What instances have the characters in Macbeth worn metaphorical masks to hide their true nature? And what effect has it had on the outcome of events?
Throughout the play, many characters put on metaphorical masks to hide their true nature, thoughts, or feelings. Trace the instances where this occurs and the effect it has on the outcome of events. (Consider the idea of appearance/illusion versus reality.)
Please include citations and quotes.
2 Answers | Add Yours
At the beginning of Macbeth, the murderer hides his true self for the first time in the play, from his friend and co-victor Banquo. This occurs just after the pair have met with the witches and are astounded to hear their prophecies. The witches have been waiting for them and plotting to aggravate a captain whose wife disrespected them. At last, they hear a drum signalling his imminent arrival. They begin to chant a charm in preparation. Eventually their greeting tells him their view of his future - not only to be the Thane of Cawdor but also King of Scotland. At this point Macbeth puts on a mask to hide his real feelings about this from his friend - who is meanwhile asking about his own future. Although horrified by the idea of the act, Macbeth is also interested! He lies to Banquo to mask his interest and pretends that what will be will be - it's fate:
'if chance will have me King, why chance may crown me without my stir.'
The theme of nature, both in the sense of the natural world around us and the nature of self, is explored in the play Macbeth. One of the most frequently recurring themes in the play is that the notion of false appearance is inseparable from the notion of evil.
The idea of characters "seeming" to be something and really "being" something other, the central idea of deception finds expression in the play in a wide range of images and non-figurative statements.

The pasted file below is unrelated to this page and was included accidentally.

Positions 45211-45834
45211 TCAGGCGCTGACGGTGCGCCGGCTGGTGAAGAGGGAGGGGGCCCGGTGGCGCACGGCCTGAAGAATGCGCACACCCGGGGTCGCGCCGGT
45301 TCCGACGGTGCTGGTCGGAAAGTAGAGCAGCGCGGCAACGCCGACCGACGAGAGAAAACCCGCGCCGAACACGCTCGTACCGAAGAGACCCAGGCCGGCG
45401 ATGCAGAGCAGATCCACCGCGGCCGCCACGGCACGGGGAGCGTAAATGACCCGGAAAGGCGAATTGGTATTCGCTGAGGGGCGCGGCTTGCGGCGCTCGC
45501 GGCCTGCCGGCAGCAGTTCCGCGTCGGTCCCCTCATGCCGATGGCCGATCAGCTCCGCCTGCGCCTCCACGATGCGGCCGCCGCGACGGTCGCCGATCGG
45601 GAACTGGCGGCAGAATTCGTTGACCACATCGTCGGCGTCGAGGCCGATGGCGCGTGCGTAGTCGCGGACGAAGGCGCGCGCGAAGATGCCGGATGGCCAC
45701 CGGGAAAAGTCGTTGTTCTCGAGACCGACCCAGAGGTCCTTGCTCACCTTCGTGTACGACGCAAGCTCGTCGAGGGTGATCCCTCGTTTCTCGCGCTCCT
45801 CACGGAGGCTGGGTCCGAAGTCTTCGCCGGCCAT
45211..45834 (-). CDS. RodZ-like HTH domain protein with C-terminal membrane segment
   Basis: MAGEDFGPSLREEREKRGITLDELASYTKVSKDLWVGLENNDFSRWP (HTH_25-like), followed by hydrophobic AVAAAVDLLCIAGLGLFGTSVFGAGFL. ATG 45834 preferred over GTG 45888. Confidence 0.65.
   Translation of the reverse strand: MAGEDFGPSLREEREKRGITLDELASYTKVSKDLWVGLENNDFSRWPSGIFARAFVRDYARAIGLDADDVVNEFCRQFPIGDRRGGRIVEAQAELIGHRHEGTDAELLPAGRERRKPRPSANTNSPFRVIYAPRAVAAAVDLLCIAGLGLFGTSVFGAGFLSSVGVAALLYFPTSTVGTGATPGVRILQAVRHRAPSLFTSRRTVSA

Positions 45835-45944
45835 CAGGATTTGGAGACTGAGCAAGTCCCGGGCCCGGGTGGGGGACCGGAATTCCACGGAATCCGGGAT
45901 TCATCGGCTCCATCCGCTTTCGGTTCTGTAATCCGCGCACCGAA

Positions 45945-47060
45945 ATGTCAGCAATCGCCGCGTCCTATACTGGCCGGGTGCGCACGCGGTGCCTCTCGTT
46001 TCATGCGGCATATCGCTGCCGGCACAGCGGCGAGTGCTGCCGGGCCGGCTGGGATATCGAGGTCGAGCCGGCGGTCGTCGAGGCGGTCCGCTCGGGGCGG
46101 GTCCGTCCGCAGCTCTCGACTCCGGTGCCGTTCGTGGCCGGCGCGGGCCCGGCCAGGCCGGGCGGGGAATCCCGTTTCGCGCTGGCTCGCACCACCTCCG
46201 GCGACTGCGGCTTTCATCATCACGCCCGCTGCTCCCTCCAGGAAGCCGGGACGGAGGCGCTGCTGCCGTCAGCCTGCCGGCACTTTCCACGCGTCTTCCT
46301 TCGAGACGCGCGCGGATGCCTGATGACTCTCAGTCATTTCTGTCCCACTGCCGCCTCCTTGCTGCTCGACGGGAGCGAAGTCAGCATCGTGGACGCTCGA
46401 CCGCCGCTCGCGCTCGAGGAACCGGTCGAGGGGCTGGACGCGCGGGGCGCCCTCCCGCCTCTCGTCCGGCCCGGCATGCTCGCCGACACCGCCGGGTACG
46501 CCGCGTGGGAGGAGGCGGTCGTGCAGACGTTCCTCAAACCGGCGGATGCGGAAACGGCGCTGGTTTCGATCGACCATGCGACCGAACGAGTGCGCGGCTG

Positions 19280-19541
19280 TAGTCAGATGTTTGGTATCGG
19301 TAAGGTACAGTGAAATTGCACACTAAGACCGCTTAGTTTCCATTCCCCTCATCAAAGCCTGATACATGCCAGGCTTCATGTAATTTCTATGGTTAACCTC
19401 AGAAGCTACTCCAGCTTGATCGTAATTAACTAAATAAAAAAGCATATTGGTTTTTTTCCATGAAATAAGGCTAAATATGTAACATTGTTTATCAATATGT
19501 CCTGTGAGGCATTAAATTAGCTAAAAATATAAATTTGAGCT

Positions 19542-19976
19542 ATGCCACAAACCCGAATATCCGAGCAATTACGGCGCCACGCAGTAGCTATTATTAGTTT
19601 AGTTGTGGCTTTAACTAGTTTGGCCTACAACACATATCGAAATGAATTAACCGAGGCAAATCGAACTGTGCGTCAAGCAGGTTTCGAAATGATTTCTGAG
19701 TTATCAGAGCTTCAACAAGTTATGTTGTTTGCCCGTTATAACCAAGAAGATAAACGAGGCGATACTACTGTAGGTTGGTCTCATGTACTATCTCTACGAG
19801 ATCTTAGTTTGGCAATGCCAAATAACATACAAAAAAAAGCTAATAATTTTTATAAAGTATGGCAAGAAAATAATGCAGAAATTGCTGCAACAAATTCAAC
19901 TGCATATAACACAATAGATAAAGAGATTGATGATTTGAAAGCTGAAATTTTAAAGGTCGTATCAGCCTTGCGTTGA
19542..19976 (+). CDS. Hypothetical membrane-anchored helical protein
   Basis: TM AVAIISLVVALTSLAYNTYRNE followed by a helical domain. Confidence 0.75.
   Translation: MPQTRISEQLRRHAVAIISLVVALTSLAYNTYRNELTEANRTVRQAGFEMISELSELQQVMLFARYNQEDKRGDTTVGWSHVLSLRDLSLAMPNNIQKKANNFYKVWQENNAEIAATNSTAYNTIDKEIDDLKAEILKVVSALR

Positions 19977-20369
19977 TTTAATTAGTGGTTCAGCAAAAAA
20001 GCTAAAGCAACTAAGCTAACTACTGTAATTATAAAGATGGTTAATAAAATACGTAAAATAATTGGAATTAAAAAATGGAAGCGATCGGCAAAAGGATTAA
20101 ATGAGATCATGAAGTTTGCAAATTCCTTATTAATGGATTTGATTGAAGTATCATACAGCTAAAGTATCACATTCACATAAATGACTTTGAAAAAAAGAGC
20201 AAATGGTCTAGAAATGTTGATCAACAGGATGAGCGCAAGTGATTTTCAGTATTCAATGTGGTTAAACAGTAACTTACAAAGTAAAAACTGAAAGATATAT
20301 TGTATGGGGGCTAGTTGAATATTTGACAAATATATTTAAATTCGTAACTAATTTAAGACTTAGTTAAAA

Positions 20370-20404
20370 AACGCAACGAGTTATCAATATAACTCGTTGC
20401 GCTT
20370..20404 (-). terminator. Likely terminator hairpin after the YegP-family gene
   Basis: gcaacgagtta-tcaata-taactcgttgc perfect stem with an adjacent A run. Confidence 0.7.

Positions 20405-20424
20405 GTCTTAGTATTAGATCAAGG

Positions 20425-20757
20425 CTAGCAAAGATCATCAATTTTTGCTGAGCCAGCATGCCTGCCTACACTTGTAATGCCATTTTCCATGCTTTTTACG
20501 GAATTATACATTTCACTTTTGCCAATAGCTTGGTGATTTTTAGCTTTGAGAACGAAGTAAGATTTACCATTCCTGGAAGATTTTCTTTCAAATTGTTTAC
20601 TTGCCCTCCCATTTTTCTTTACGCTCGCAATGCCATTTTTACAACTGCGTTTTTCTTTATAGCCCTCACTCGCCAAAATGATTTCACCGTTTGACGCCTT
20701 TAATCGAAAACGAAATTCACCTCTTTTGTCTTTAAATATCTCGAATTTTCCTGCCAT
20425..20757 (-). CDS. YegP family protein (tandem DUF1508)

Duncan discovering Cawdor's treachery moralises (1,iv,12) that "there's no art to find the mind's construction in the face"Malcolm, distrusting everyone after his father's murder knows the "to show an unfelt sorrow is an office, which the false man does easy (2,iii,135-6) the same notion is more concretely expressed by Dolalbain in "there's daggers in men's eyes". However, the most important images of disguise are used by and about Macbeth.
Meeting the witches Macbeth asks of them "Why do you dress me in borrowed robes?" this metaphor begins the train of clothing and deception imagery which forms such an integral part of the play, From this moment Macbeth acquires the habit of deception and maintains it over time. His career is built on it. We are repeatedly reminded of his need to maintain a false appearance if his schemes are to succeed; to "look like an innocent flower/ but be the serpant" (1,v,62) and "fase face must hide what false heart doth know"(1,vii,82). From this point in the play he maintains the appearance of an innocent until finally abandoning the charade in Act 4.
Lady Macbeth's speeches also can be examined to look for masking images.
We’ve answered 319,823 questions. We can answer yours, too.Ask a question